Monday, January 28, 2019

Buy Cheap, Get Cheap

"There Is Hardly Anything That A Person Can't Make A Little Worse..." and sell a little cheaper. While I prefer to call myself "thrifty", there are some purchases that you shouldn't cut corners on. This inexpensive case is an example. It was manufactured in China and marketed through a company with the trade name of "Norazza". I bought it for a "garage" sale price because I needed something that moment to protect a small piece of equipment.  Once the crisis was over, I never bothered to replace it with one of my more expensive, "named brand" carrying pouches.

On the morning of a outdoor assignment, I decided to use it to carry my Fuji X70 on my belt. As luck would have it, the stitching gave way while I  was moving from one location to another. Luckily for me the padding was enough to protect the camera when it went airborne. The camera appears to be fine (I used it to make this photo), and I'll be removing the beltloop from the case to prevent me from making the same mistake twice.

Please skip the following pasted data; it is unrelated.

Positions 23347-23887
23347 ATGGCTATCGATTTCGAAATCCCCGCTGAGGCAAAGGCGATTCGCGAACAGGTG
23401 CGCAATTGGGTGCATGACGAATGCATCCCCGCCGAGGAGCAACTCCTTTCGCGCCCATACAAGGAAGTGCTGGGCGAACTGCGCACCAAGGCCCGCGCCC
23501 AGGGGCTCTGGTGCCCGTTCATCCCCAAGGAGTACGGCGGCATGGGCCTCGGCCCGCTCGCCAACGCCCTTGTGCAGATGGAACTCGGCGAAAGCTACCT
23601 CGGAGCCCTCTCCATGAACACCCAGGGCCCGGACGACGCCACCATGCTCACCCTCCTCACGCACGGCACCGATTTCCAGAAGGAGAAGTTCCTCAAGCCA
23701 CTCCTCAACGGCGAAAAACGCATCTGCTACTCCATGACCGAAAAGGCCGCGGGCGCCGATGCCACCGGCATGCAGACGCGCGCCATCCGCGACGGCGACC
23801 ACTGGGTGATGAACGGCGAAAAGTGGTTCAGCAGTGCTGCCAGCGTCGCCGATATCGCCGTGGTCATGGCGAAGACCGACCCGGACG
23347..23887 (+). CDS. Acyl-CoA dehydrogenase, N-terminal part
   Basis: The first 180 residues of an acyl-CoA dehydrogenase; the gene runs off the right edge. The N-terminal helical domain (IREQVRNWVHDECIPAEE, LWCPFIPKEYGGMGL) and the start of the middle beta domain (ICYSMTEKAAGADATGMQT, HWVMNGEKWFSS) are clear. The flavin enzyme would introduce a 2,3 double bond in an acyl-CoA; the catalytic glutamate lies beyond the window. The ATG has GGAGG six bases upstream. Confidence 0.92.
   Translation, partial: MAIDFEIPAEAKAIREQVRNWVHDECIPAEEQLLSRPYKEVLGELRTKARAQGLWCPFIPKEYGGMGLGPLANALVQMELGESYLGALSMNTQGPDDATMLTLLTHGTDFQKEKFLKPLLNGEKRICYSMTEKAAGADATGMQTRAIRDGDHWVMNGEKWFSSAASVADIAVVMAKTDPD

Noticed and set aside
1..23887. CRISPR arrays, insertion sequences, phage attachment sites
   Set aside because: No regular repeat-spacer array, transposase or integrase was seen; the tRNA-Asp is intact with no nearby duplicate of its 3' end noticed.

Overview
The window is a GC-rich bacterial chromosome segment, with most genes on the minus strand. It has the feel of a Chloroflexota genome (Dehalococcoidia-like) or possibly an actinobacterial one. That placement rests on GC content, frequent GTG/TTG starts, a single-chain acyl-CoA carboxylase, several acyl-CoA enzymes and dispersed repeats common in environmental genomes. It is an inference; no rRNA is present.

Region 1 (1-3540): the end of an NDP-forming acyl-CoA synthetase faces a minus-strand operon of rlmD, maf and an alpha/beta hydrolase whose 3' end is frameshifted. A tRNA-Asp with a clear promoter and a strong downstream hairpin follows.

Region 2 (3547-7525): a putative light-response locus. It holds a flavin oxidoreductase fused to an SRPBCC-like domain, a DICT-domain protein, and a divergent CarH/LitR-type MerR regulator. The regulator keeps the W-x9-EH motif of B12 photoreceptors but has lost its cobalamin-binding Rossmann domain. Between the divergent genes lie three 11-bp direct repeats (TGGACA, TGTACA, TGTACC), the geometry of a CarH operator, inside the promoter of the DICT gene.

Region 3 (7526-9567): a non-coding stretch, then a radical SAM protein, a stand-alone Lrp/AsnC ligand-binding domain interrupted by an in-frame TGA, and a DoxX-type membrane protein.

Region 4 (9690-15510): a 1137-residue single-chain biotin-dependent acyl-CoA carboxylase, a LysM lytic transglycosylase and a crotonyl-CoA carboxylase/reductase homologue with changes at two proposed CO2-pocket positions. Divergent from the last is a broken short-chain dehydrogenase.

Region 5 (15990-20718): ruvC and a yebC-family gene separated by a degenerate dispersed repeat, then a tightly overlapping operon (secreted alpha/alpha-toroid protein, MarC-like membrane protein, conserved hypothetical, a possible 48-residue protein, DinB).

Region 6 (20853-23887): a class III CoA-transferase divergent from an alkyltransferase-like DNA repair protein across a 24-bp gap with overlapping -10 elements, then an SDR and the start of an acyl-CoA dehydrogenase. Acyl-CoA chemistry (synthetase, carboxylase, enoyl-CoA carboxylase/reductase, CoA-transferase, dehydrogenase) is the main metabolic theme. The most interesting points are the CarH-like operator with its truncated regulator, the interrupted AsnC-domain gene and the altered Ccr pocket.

Just remember that some items are "supply" items, things that you don't expect to last very long. Things like color correction gels should be consider supplies, as they will be frequently replaced as they get wrinkled or torn. But carrying cases should be considered "durables", as they are expected to last longer than a single accounting period. My main camera bag is made by Domke, a manufacturer with a solid reputation for durability and utility. My J1 carries 2 DSLR bodies, three  2.8 zoom lenses, and two or three speedlights, plus spare batteries, gels, cables, and other little stuff. The Domke and the full Nikon kit isn't used much since I've started carrying a lighter and smaller Fuji kit housed in a Think Tank bag (X100 system) or a Vanguard Veo 37 for the X-T kit. All are well made bags, and while each can be a little quirky, I have absolute faith that my equipment will be well protected and readily available.